ZB: Postmodern innovators, as you call them, are quick to condemn anything that smacks of modernism in the church. Should we be concerned about our churches having become too entrenched in modernism and, if so, how should we (and how shouldn't we) deal with this?

MW: Thanks for using my term. See, it’s catching on already! Every culture presents new opportunities for communicating the gospel but also new dangers that threaten to compromise it. Every culture has good elements which present new insights into Scripture, but every culture is also fallen, which means that it may also capture the gospel.

The modern world is no exception. An overly modern church may treat the Bible like a scientist studies a specimen (inductive Bible study methods), emphasize knowledge and believing the right things rather than actions or living in the right way, think that it can prove the articles of faith to any rational, honest person, and—here is a big one—spend very little time in prayer. Most moderns pray very little, both individually and corporately, because we think that there is nothing that we cannot solve on our own.

The best way to combat the pitfalls of modernity is not to uncritically embrace all things postmodern, but rather to expand our peer group. If we read the Bible with people who are only like us then we will only ever see what we have always seen. But if we read Scripture with people who are different from us, both in the present and especially with the church of the past, then we will inoculate ourselves against being blindly captured by our present cultural moment. If we read the great theologians, such as Augustine, Aquinas, Luther, and Calvin, then we will more easily spot and correct our compromises today.



ZB: How did you feel when Brian McLaren tearfully declared to the “What's Emerging?” conference that no Calvinist had ever treated him as kindly as you treated him?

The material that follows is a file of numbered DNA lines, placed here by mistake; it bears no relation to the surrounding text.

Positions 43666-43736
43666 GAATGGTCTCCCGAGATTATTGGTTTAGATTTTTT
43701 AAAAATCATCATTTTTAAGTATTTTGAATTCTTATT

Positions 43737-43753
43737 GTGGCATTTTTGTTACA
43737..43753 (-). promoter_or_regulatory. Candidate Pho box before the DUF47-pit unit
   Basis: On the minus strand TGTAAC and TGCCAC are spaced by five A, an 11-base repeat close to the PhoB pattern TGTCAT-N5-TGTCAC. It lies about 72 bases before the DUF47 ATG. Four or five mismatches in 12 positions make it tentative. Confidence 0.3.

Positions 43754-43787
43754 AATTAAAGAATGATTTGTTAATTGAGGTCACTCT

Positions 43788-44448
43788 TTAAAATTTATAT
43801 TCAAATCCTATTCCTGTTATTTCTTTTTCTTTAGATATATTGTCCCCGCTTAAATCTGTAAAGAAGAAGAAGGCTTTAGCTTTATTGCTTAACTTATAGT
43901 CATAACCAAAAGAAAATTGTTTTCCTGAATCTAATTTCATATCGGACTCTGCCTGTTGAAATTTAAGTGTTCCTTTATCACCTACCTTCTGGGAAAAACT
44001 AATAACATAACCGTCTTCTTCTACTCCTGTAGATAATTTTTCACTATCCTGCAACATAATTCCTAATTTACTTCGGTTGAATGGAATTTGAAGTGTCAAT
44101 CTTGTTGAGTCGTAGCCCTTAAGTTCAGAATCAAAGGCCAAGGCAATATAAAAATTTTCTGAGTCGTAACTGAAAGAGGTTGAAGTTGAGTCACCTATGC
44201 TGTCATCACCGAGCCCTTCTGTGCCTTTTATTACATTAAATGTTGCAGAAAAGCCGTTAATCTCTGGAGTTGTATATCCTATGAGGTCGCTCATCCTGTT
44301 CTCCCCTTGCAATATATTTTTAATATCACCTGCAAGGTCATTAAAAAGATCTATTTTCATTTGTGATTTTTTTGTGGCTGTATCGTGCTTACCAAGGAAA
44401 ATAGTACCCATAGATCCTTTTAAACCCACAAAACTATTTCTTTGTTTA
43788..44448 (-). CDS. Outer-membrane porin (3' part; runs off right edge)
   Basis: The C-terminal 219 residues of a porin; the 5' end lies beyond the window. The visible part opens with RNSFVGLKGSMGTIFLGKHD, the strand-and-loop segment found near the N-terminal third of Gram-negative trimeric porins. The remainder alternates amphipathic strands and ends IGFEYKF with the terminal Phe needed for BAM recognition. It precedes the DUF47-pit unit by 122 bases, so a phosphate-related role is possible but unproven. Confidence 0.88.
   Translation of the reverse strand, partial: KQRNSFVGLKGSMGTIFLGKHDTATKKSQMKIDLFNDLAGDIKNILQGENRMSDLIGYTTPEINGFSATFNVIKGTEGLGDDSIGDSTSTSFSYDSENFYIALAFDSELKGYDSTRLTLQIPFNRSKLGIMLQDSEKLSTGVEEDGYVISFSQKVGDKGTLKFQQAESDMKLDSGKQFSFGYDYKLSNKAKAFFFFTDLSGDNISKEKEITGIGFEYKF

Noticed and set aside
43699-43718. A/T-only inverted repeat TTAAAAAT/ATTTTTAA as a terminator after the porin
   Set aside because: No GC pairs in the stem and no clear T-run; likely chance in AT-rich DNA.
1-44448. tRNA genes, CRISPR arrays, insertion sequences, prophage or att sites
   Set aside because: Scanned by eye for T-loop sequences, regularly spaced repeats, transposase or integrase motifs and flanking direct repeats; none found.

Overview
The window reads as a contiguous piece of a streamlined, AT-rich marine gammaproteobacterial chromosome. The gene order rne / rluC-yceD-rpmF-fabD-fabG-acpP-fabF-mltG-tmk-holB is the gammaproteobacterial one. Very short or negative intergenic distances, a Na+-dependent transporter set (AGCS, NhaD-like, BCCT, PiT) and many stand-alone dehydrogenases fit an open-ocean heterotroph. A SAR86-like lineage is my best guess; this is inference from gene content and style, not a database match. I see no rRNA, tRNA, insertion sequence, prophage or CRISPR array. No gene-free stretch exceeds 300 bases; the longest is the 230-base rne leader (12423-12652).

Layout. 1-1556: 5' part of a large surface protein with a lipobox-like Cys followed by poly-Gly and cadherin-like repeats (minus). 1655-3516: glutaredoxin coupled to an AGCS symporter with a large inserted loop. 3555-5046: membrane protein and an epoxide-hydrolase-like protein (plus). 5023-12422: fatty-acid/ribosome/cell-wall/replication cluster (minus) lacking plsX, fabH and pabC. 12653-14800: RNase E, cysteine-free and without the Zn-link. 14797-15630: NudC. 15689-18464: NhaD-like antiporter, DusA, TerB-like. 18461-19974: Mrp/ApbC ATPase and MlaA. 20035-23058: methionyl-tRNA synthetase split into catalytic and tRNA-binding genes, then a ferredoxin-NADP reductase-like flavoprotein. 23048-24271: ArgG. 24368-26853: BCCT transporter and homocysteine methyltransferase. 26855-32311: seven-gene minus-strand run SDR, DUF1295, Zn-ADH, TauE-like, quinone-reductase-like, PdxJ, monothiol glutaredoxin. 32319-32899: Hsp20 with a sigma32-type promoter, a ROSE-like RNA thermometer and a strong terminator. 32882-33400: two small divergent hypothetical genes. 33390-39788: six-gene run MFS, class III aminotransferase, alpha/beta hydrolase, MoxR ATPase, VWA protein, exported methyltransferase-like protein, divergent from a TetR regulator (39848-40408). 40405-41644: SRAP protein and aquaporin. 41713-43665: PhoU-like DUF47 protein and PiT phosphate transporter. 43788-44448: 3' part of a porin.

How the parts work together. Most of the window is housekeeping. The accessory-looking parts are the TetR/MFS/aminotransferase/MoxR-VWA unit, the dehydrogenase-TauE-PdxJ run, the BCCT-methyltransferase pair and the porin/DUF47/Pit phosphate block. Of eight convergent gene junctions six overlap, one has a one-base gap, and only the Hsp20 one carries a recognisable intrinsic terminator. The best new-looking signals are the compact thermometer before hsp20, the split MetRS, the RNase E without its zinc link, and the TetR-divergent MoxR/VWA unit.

MW: I don’t remember the tears, but I suppose that it made me feel kind of good. The world needs more compassionate Calvinists!

(editor's note: I'm pretty sure I remember the wiping away of a tear. Plus, I think I can hear a little cracked-voice emotion as well. Then again, to me, McLaren
always sounds like he's trying not to cry. Listen to the audio and you be the judge. -Z)



ZB:
How did you feel at the same conference when, immediately following your “Calvinist Response” to the Emergent movement, I told you that I thought I loved you?

MW: I remember being put off by the uncertainty of it, and yet strangely that quasi-loving statement changed my life in ways that I am just now beginning to understand (some of them good).

ZB: It seems to me that the pendulum image is at the heart of your book (i.e. avoiding shortfalls of both conservative and postmodern Christianity.) Would you call yourself theologically moderate? If not, please explain why/how you have staked out the central real estate in each of these pendulum diagrams.

MW: Moderate sounds too tepid for me. I would call myself a theologically conservative Calvinist who is attempting to reach out and find common ground with those who I think are committing serious theological mistakes. At first I thought that I was staking out middle ground between fundamentalists on the right and Emergent on the left, but upon further reflection I concluded that I am really calling for both/and. Rather than fall off the edge on either side, we need to embrace both beliefs and ethics, the importance of this life and the next, both personal and public morality, both sexual purity and compassion for practicing homosexuals, etc. My prayers will be answered if Emergent Christians recognize this as the third way they are after and theological conservatives, while rightly critiquing the other side, also realize that we have blind spots of our own that need fixing.

That should whet your appetites. Check back soon for the rest...
(Click here for part 2.)

1 reader comments:

Rus-n-Mer said...

Good interview, but either I did not understand it or he did not answer the first question? :-)
On being a moderate? IMO there is no such thing when it comes to religion or politics, either you "are" or you "are not" the fences here are too high and narrow to sit on.
Russ